How are the anthropomorphic expressions used in the Quran understood?
Anthropomorphism is the attribution of physical and emotional human traits and characteristics to God. Whereas some verses use anthropomorphic expressions in their description of God, there are others which advocate God’s absolute transcendence and pre-eminence. For instance, there are numerous verses in the Quran that explicate that there is nothing comparable to God; or that God has no equal; or that God cannot be comprehended by sight etc. This is also supported in the tradition of the Prophet. For instance, the Prophet is reported to have said: God existed, and nothing was yet created ; or You are eminent and there is none above you. On the other hand, certain verses depict God with some anthropomorphic expressions. For instance, Quran 5:64 explicates:
“And the Jews says, “The hand of Allah is chained.” Chained are their hands, and cursed are they for what they say. Rather, both His hands are extended; He spends however He wills...”
Similarly, Quran 10:3 states:
“Indeed, your Lord is Allah, who created the heavens and the earth in six days and then established Himself upon the Throne, arranging the matter [of his creation] …”
The seemingly contradictory nature of these two sets of verses has led many to question how do Muslim scholars interpret the verses that contain anthropomorphic expression in relation to God?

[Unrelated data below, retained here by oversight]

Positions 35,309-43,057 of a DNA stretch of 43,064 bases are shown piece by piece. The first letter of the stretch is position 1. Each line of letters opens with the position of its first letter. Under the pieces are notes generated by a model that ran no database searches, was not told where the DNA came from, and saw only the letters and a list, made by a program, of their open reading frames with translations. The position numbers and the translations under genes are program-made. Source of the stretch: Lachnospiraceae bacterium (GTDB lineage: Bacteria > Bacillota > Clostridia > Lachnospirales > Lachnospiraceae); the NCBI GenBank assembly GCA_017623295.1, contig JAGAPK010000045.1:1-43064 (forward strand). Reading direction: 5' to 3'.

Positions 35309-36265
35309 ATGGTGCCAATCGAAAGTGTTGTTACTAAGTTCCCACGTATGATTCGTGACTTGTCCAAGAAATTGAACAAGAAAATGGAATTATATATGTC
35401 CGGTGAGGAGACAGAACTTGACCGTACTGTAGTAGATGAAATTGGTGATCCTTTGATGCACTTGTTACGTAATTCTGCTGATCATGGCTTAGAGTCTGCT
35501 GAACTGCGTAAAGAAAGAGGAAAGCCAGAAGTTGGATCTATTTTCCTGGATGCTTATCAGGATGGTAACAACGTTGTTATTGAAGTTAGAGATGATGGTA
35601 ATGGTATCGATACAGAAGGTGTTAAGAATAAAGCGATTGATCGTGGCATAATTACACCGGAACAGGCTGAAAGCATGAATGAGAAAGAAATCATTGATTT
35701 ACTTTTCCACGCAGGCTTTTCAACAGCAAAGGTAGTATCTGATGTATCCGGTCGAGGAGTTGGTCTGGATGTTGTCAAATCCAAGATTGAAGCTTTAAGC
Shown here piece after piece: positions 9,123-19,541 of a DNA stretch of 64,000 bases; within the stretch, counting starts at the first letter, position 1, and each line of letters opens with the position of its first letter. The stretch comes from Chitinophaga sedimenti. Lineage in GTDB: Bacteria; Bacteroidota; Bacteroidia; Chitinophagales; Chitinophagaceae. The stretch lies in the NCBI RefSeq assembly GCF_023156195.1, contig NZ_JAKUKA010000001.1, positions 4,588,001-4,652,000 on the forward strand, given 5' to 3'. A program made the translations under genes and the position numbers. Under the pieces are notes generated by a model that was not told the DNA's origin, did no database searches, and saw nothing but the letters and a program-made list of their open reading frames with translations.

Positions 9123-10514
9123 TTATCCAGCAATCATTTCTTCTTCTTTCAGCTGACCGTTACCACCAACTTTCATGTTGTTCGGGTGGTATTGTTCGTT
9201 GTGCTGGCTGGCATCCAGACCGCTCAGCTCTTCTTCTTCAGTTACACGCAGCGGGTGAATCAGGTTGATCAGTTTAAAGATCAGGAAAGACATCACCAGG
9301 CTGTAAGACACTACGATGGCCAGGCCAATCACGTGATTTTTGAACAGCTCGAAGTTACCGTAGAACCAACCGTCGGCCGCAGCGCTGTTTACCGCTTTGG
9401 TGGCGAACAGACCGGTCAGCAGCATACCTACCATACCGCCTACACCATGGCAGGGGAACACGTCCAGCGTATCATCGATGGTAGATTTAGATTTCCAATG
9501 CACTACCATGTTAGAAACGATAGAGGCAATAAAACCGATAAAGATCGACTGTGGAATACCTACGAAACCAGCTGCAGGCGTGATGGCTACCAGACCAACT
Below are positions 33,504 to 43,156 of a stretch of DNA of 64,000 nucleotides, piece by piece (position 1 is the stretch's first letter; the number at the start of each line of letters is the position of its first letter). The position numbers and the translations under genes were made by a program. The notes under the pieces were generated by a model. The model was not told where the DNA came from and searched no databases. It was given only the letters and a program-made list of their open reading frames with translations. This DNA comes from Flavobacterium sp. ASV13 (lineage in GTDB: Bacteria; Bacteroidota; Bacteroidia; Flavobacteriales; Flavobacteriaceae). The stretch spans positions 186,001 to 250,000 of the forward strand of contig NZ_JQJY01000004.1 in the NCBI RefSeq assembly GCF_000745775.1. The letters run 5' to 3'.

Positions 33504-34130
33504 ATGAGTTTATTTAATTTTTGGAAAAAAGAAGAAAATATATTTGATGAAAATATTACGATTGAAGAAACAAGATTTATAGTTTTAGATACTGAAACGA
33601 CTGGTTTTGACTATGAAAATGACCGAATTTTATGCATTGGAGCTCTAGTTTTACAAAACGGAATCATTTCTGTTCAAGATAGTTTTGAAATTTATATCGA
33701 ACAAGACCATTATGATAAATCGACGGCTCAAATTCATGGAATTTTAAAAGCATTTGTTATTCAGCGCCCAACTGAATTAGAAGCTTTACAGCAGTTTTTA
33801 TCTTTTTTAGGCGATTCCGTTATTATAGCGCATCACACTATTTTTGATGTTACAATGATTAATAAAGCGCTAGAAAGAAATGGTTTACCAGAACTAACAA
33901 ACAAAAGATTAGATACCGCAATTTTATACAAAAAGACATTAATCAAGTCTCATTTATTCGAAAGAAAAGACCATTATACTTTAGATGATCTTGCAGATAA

The prevalent opinion amongst Muslim theologians is that God’s nature is ineffable and therefore, He cannot be attributed with human traits and characteristics. With regards to the anthropomorphic verses of the Quran, scholars have then argued that they must be read and interpreted metaphorically . Accordingly, although God is beyond description, due to limitations of human language and communication, the Quran resorts to explaining concepts such as the power or the might of God using effective metaphors. For instance, when the Quran says that God’s “hands are extended,” this phrase metaphorically depicts God’s power and ability to do anything He wills; when the Quran says that God “established Himself upon the Throne,” this phrase metaphorically depicts God’s majesty and lordship .
Furthermore, there are also other verses in the Quran that describe God undertaking humanlike actions. For instance, Quran 8:17 mentions:
“And you threw not, [O Muhammad],when you threw, but it was Allah who threw so that He might test the believers with a good test. Indeed, Allah is Hearing and Knowing.”
Or another example is from Quran 4:164 wherein God mentions“… And Allah spoke to Moses with [direct speech].” Both these verses are interpreted as conveying that God is carrying out actions via mediums. In 8:17, for instance, God Himself never committed the humanlike act of throwing, rather He inspired the Prophet to do so. Whereas with regards to 4:164, God Himself did not speak to Moses, but He did so via the medium of a burning bushas attested by other verses in the Quran.
In essence, the Islamic understanding of God is that He is transcendent and pre-eminent. He is free of all human physical and emotional characteristics. Anything (including the Quran, sunna, or even poetry of saints and sages) that depicts God to have any humanlike characteristics and traits is due to the limited capacity of language, communication, and the material composition and thus must be read and understood in a metaphorical sense.
 Quran 42:11
 Quran 112:4
 Quran 6:103
 Ṣaḥīḥ al-Bukhārī, 4:73. For Shiʿi sources see al-Kāfī, 2:95-100; 104-107.